OXFORD — There is much I don’t understand about women’s softball, including how so many of the batters manage to hit the ball as they are sprinting out of the batter’s box. That cannot be easy. It’s hard enough standing still.
But one thing I do understand about fast pitch softball: You recruit a really proficient pitcher, you are ready to roll.
Ole Miss softball, with feisty Kaitlin Lee of Gulfport pitching and fist-pumping, is on an unprecedented roll. The Rebels defeated Southern Illinois 8-0 in five innings Friday night for their fifth straight victory and ninth in their last 10 games.
The standard joke in Oxford these days: Who knew we were a softball school?
Ole Miss fans are like any others in one respect: They love to win. The Lady Rebel softballers, who had won only one game in SEC Tournament history, won four straight last week to claim the championship. Lee, giving the word “workhorse” a new meaning, threw every pitch of the four games, allowing just three runs to win MVP honors.
So it is that Ole Miss, which had been to only one NCAA Tournament in its 21-year history, serves as host for this NCAA Regional at the Ole Miss Softball Complex, a neat, if cozy facility that normally seats about 1,000. It accommodated a record 1,677 fans for the first round Friday night.
Bleachers were moved in down the foul lines and in the outfield. A stand of bleachers was even erected across Hathorn Road from the stadium for people who couldn’t get a ticket for the game, which was a hard sellout, something Ole Miss softball has never had before.
It’s hard to have a sellout when you don’t sell tickets and Ole Miss didn’t until this NCAA Regional. Lynnette Johnson, executive associate athletic director now in her 23rd year at Ole Miss, called the atmosphere “surreal.”
“If you have been here since Day One of this program and I have been, this scene is just really unbelievable,” Johnson said. “What Mike has done here and how quickly he has done it, really is unbelievable.”
“Mike” is Mike Smith, who in three seasons at Ole Miss has turned a life-less program into a powerhouse. Get this: In the 18 years before Smith, Ole Miss softball had won 410 games and lost 614. How bad is that?
In Smith’s three seasons, the Rebels are 112-65. Has there ever been a bigger turn-around?
Says Johnson, “ I haven’t seen one.”
Smith obviously was pumped by Friday night’s crowd. He recalled his first year at Ole Miss when he could count the crowd from the dugout. “Seriously, we had crowds of like 21,” he said.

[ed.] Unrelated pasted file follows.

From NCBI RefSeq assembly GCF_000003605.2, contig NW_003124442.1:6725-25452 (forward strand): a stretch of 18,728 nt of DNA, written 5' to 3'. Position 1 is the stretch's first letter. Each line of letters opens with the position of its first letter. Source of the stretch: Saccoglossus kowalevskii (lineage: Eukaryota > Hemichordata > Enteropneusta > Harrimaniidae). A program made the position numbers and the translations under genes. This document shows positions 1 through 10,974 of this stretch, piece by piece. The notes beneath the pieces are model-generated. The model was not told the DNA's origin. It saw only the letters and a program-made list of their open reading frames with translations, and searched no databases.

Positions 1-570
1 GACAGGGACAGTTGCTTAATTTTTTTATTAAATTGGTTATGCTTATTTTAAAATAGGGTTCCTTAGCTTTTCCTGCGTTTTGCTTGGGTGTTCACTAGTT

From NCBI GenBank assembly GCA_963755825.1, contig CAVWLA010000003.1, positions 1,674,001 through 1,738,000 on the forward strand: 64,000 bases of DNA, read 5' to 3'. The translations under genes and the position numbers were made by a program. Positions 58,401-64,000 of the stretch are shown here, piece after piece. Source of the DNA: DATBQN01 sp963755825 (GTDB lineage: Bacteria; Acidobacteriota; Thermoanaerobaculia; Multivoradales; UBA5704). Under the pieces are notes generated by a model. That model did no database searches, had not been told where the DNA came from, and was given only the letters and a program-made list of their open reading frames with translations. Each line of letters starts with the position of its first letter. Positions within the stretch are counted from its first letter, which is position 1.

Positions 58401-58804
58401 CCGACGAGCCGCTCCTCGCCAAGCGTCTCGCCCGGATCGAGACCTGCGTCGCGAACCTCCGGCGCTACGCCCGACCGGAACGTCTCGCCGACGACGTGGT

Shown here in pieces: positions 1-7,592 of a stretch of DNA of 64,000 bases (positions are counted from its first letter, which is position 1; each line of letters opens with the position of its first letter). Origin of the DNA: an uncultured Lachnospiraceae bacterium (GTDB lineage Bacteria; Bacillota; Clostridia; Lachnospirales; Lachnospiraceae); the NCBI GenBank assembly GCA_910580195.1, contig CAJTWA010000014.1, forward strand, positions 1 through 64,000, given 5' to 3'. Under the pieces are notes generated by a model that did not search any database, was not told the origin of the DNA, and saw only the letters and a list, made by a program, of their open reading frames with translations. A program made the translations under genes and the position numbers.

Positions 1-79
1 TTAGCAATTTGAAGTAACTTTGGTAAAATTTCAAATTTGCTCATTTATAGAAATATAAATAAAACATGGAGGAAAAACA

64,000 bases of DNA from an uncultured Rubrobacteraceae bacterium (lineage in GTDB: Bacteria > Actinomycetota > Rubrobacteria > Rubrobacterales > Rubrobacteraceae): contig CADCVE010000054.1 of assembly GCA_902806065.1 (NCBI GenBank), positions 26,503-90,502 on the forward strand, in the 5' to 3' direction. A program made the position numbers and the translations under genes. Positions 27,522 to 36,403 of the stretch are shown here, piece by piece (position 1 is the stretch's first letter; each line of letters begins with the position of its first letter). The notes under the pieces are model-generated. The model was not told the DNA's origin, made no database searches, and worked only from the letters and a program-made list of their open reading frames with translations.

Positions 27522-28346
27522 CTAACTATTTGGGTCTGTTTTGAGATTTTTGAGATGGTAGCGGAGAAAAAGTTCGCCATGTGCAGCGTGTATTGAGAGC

“How electric was this crowd tonight?” he said, and he really wasn’t asking. “Man, that was exciting. It was just an unbelievable crowd.”
It made a difference, said right fielder Kylan Becker, who had two hits, including an inside-the-park home run and five RBIs. When asked about the crowd, she responded, “It just hit me: All these people came here for us.”
Lee, all 5 feet, 6 inches of her, is a huge reason for the 41-18 Lady Rebels’ success this season and Friday night. The Gulf Coast Community College transfer won her 21st victory of the season Friday night. It was her 24th complete game.
She is not an overpowering pitcher. No, she is softball’s version of Greg Maddux. She changes speeds, moves the ball in and out, keeps the hitters off balance and really, really competes.
She did not have her best stuff Friday night, she said, struggling with command of her change-up early. “But my curve ball was on and I had what I needed to have for us to win.”
Lee likely will be handed the ball again today when No. 1 seed Ole Miss plays second-seeded Arizona State, which defeated North Carolina 9-3 earlier Friday. Game time is 1:30 p.m., weather permitting. A first inning rainstorm delayed the first game Friday night by an hour, pushing the Ole Miss start close to 10 p.m. It did not seem to dampen the festivities.
One of those watching the game from the bleachers across the street, beyond the right field fence, was Jeffrey Alexander, a former youth softball coach who loves the sport and has been attending Ole Miss games for years. When he called to purchase a ticket earlier this week, he learned he could not. Demand was so high that athletic officials were selling them on a priority basis. If you aren’t a football season ticket holder and a donor, you couldn’t buy a ticket to the softball regional.
Said Alexander, “This is better than not watching at all.”
The guess here: Ole Miss will sell tickets, including season tickets, next year. At Ole Miss, regardless of what happens today or thereafter, softball has arrived.
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Rick Cleveland, Mississippi Today’s sports columnist, this year was named Mississippi Sportswriter of the Year — an honor he achieved for the 10th time — by the National Sports Media Foundation. Read his previous columns and his Sports Daily blog. Reach Rick at email@example.com.
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